Gay Talese’s 1966 “Frank Sinatra Has a Cold” is often held up as the finest bit of journalism, or at least celebrity journalism, in U.S. history. As the back story goes, Talese, writing for Esquire, was not given access to the Chairman of the Board, and assembled his mammoth–like, 15,000 words worth of mammoth–essay on Sinatra by essentially stalking him: watching Ol’ Blue Eyes deal with his handlers, hangers-on and loved ones over the course of several weeks.
The essay helped birth the New Journalism movement, where scribes like Tom Wolfe and Hunter S. Thompson could immerse themselves in a subculture, keep their notepads packed away, and tell the story in a creative way that probably involved making up a quote or two in capturing the mood.
In “Frank Sinatra Has a Cold,” Sinatra is approaching 50, is run down, and pretty darn cranky–whether he’s shooting pool with another cheery soul, Leo Durocher, or mocking screenwriter Harlan Ellison for daring to wear workman’s boots in the back room of Sinatra’s favorite L.A. watering hole.
One player in the Sinatra story is his press agent, Jim Mahoney. Let’s face it–Mahoney has a tough job, managing image for the sensitive and super-high-strung Sinatra, and cleaning up after the various messes left behind by “Il Padrone.”
At this point in the essay, Sinatra–and Mahoney–are peeved about Walter Cronkite’s Sinatra documentary on CBS that sinatra and Mahoney went over the line in terms of what Cronkite could ask about.
The ever-stressed Mahoney finds solace in a tiny toy train–a memento from Sinatra’s film Von Ryan’s Express–that he keeps rolling in a miniature strip of track.
IT WAS THE MORNING AFTER. It was the beginning of another nervous day for Sinatra’s press agent, Jim Mahoney. Mahoney had a headache, and he was worried but not over the Sinatra-Ellison incident of the night before. At the time Mahoney had been with his wife at a table in the other room, and possibly he had not even been aware of the little drama. The whole thing had lasted only about three minutes. And three minutes after it was over, Frank Sinatra had probably forgotten about it for the rest of his life — as Ellison will probably remember it for the rest of his life: he had had, as hundreds of others before him, at an unexpected moment between darkness and dawn, a scene with Sinatra.
It was just as well that Mahoney had not been in the poolroom; he had enough on his mind today. He was worried about Sinatra’s cold and worried about the controversial CBS documentary that, despite Sinatra’s protests and withdrawal of permission, would be shown on television in less than two weeks. The newspapers this morning were full of hints that Sinatra might sue the network, and Mahoney’s phones were ringing without pause, and now he was plugged into New York talking to the Daily News’s Kay Gardella, saying: “…that’s right, Kay…they made a gentleman’s agreement to not ask certain questions about Frank’s private life, and then Cronkite went right ahead: ‘Frank, tell me about those associations.’ That question, Kay — out! That question should never have been asked….”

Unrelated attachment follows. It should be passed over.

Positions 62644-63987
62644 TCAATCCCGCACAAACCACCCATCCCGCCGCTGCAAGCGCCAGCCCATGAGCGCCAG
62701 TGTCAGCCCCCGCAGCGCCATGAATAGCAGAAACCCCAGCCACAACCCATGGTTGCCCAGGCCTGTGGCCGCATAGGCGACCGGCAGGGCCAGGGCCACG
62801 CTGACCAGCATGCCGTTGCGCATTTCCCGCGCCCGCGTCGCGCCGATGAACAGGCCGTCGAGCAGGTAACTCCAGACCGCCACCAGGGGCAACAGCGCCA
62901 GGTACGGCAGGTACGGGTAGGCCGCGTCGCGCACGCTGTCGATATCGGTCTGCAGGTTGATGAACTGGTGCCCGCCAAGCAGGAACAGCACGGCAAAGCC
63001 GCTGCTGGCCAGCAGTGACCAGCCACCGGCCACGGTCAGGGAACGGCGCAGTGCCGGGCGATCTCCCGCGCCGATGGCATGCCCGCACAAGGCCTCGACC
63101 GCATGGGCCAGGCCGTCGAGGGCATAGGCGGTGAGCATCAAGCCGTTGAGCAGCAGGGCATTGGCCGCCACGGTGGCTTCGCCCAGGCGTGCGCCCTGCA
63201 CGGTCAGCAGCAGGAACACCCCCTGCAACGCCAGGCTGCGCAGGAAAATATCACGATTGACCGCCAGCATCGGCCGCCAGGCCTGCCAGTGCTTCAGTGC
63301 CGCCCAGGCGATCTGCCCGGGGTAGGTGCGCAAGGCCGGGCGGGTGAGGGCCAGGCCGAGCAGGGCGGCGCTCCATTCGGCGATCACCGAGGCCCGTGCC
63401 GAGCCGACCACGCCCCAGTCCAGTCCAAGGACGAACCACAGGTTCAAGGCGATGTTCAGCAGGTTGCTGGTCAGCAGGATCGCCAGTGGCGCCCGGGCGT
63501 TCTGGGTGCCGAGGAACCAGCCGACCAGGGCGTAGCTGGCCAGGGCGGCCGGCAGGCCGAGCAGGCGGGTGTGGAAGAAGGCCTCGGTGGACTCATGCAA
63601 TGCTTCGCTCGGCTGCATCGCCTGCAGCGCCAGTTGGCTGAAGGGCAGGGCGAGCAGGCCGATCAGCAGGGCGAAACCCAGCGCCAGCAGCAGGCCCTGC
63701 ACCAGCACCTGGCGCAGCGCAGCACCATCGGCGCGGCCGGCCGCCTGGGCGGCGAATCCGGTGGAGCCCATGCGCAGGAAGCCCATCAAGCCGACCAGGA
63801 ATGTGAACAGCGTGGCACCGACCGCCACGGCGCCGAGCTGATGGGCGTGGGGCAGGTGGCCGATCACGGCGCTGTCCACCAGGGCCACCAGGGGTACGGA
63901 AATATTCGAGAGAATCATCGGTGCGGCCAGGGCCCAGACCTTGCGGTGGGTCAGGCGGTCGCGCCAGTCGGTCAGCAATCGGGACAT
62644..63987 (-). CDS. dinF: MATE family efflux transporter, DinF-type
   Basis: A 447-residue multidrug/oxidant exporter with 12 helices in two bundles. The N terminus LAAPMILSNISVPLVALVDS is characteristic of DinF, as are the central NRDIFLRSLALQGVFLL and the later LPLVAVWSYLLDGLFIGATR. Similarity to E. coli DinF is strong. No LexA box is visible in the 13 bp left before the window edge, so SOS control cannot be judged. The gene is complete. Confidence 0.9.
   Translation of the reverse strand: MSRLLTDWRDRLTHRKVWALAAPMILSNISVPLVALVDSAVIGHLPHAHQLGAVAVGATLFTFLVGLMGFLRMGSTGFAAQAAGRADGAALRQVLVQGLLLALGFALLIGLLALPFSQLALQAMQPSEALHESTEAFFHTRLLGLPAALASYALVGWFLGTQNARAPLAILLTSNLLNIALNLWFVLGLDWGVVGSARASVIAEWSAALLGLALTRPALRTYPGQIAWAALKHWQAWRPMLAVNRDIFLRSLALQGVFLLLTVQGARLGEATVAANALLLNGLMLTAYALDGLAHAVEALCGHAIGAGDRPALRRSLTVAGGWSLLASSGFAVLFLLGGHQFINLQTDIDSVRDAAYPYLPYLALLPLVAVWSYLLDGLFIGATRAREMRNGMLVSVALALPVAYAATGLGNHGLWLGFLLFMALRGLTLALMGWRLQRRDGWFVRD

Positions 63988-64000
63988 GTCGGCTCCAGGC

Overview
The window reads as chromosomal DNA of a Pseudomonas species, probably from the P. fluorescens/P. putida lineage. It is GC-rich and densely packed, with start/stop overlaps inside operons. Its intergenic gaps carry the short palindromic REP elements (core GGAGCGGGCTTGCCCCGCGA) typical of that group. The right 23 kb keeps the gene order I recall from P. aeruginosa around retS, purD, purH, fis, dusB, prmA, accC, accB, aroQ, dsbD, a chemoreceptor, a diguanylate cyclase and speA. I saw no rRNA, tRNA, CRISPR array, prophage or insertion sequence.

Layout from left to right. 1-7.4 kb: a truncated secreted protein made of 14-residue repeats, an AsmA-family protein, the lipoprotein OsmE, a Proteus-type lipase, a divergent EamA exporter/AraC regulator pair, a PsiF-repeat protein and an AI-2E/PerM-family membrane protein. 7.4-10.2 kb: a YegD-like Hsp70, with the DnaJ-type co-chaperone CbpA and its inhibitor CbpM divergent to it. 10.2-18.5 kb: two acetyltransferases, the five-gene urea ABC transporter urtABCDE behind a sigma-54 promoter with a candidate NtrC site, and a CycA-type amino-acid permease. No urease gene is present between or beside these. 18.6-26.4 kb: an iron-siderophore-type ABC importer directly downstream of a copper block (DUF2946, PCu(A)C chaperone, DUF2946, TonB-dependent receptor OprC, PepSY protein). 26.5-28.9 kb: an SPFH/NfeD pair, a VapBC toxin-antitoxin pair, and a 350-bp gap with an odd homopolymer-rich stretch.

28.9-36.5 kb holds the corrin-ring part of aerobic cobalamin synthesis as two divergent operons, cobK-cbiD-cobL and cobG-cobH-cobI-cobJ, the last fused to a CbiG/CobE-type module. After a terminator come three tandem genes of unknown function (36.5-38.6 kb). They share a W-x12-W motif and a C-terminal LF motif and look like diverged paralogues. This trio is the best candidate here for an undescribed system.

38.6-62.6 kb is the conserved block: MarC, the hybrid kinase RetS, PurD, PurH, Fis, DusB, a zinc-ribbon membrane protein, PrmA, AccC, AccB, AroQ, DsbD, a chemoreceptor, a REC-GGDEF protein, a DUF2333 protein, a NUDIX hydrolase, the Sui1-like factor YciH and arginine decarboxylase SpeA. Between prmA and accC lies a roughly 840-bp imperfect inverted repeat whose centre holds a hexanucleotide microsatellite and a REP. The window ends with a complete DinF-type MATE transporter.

As he spoke, Mahoney leaned back in his leather chair, his head shaking slowly. He is a powerfully built man of thirty-seven; he has a round, ruddy face, a heavy jaw, and narrow pale eyes, and he might appear pugnacious if he did not speak with such clear, soft sincerity and if he were not so meticulous about his clothes. His suits and shoes are superbly tailored, which was one of the first things Sinatra noticed about him, and in his spacious office opposite the bar is a red-muff electrical shoe polisher and a pair of brown wooden shoulders on a stand over which Mahoney can drape his jackets. Near the bar is an autographed photograph of President Kennedy and a few pictures of Frank Sinatra, but there are none of Sinatra in any other rooms in Mahoney’s public-relations agency; there once was a large photograph of him hanging in the reception room but this apparently bruised the egos of some of Mahoney’s other movie-star clients and, since Sinatra never shows up at the agency anyway, the photograph was removed.
Still, Sinatra seems ever present, and if Mahoney did not have legitimate worries about Sinatra, as he did today, he could invent them — and, as worry aids, he surrounds himself with little mementos of moments in the past when he did worry. In his shaving kit there is a two-year-old box of sleeping tablets dispensed by a Reno druggist — the date on the bottle marks the kidnapping of Frank Sinatra, Jr. There is on a table in Mahoney’s office a mounted wood reproduction of Frank Sinatra’s ransom note written on the aforementioned occasion. One of Mahoney’s mannerisms, when he is sitting at his desk worrying, is to tinker with the tiny toy train he keeps in front of him — the train is a souvenir from the Sinatra film, Von Ryan’s Express; it is to men who are close to Sinatra what the PT-109 tie clasps are to men who were close to Kennedy — and Mahoney then proceeds to roll the little train back and forth on the six inches of track; back and forth, back and forth, click-clack-click-clack. It is his Queeg-thing.
Now Mahoney quickly put aside the little train. His secretary told him there was a very important call on the line. Mahoney picked it up, and his voice was even softer and more sincere than before. “Yes, Frank,” he said. “Right…right…yes, Frank….”
When Mahoney put down the phone, quietly, he announced that Frank Sinatra had left in his private jet to spend the weekend at his home in Palm Springs, which is a sixteen-minute flight from his home in Los Angeles. Mahoney was now worried again. The Lear jet that Sinatra’s pilot would be flying was identical, Mahoney said, to the one that had just crashed in another part of California.